The floor is what the English call "crazy paving", and is approached by two marble steps from the outside. It is made up of randomly laid pieces of broken stone slabs, mostly marble but including bits of purple porphyry and green serpentine which originally came from high-status ancient buildings. Under the floor to the right of the entrance was found a buried strigillate marble sarcophagus containing the remains of several individuals. The sarcophagus was originally Jewish, and is thought to have been scavenged from one of the Jewish catacombs in the suburbs. It is now on display against the right hand wall.
Sad remnants survive of a once spectacular set of frescoes which probably once covered the entire interior (the uppermost registers are lost). The main surviving registers are over a frescoed dado running round the interior, which mostly depicts a set of hanging curtains. This is called a velum (plural vela), and is a repeated theme in palaeochristian fresco art at Rome. As well as prestige and insulation in winter, such wall hangings would also have substantially altered the acoustics in churches at the time.
The velum is interrupted in the apse by a depiction of polychrome marble wall revetting, showing a row of five rectangular slabs in alternate yellow and red.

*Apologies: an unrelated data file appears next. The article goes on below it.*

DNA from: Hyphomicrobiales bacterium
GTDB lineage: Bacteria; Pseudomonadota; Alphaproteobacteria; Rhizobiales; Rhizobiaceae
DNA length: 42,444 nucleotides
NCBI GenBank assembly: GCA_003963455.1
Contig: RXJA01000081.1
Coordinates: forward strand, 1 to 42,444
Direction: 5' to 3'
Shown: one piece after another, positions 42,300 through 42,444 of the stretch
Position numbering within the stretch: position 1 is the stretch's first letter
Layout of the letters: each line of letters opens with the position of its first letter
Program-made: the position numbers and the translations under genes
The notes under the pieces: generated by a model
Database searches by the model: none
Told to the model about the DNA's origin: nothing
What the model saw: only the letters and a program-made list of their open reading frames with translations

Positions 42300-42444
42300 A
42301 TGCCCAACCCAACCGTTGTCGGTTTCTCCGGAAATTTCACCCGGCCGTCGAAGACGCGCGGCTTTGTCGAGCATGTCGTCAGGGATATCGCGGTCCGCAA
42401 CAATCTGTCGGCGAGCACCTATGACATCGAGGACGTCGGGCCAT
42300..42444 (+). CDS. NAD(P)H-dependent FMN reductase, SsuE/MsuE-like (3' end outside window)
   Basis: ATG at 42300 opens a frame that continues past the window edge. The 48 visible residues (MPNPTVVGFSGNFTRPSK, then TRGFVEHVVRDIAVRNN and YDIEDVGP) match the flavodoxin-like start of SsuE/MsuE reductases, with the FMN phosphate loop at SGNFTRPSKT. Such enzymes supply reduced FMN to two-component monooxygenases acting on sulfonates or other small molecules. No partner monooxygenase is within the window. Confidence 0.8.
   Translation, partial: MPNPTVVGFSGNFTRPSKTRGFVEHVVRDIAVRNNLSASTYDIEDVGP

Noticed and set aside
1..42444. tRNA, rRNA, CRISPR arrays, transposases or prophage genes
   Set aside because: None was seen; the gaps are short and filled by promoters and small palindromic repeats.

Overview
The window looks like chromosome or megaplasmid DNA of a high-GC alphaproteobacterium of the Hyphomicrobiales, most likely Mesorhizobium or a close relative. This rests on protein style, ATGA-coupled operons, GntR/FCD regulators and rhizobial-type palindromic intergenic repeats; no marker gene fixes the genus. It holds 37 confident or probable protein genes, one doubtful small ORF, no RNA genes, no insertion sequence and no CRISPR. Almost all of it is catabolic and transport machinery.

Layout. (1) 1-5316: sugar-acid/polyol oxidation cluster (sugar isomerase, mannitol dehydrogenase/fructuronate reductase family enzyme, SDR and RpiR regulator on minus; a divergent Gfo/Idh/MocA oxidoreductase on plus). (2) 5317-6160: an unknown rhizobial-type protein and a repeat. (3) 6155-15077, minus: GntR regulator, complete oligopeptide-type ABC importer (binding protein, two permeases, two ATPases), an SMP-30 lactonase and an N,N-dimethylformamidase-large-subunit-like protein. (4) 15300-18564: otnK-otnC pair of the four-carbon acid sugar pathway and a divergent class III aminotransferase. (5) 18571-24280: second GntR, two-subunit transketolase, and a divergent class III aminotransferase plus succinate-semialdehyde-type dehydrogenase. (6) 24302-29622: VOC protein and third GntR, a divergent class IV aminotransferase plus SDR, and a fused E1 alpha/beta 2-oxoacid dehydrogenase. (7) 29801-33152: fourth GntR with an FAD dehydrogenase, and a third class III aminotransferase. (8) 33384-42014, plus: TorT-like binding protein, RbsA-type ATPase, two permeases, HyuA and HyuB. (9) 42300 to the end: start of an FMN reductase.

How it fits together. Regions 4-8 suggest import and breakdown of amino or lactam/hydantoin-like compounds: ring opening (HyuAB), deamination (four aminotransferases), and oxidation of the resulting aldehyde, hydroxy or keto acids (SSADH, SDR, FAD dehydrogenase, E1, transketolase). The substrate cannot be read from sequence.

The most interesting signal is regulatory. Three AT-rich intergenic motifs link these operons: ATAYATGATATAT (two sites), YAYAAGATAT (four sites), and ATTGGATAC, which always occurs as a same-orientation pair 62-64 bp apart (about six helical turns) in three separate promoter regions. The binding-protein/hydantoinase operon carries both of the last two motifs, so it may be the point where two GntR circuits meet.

It is thought on stylistic grounds that the interior frescoes were slightly later than the ones outside.
The description is anti-clockwise, beginning to the right of the entrance.
"Life of St Anthony"
The right hand wall features remnants of four scenes which the excavators described as being from the biography of St Anthony of Egypt. The writer seriously doubts this, being familiar with the work. Webb 2001 describes the depictions thus (left to right):
- Two male figures approached by two animals coming down the side of a mountain.
- (In the wall niche), an angel and a person moving quickly to the right, with a background of mountains.
- A house on the left, in front of which stand three figures behind a table. A fourth figure approaches from the right, carrying an object.
- Two mules or horses, both carrying two large bottles, moving towards a draped figure in the centre.
The third in the list is fairly obviously a depiction of the appearance of three angels to Abraham at the Terebinth of Mamre (Genesis 18).
Round the far right hand corner, before the apse, are very scanty traces of a row of saints depicting standing full-length.
Martyrdom of the Forty
The fresco in the apse depict the torture and martyrdom of forty soldiers who were killed for their faith at Sebaste (Turkish Sivas) in Roman Armenia during the persecution of Diocletian in the early 4th century. The story is that they were driven naked onto a frozen lake in winter as the sun was setting, and left there all night with a heated bath-house standing on the shore. Only one of the forty denied his faith and was let into the bath, and those who had not died of exposure by sunrise were then killed. An additional detail was that a soldier on guard was so impressed by their fortitude that he declared himself a Christian and was immediately killed as well, thus preserving the round number of forty.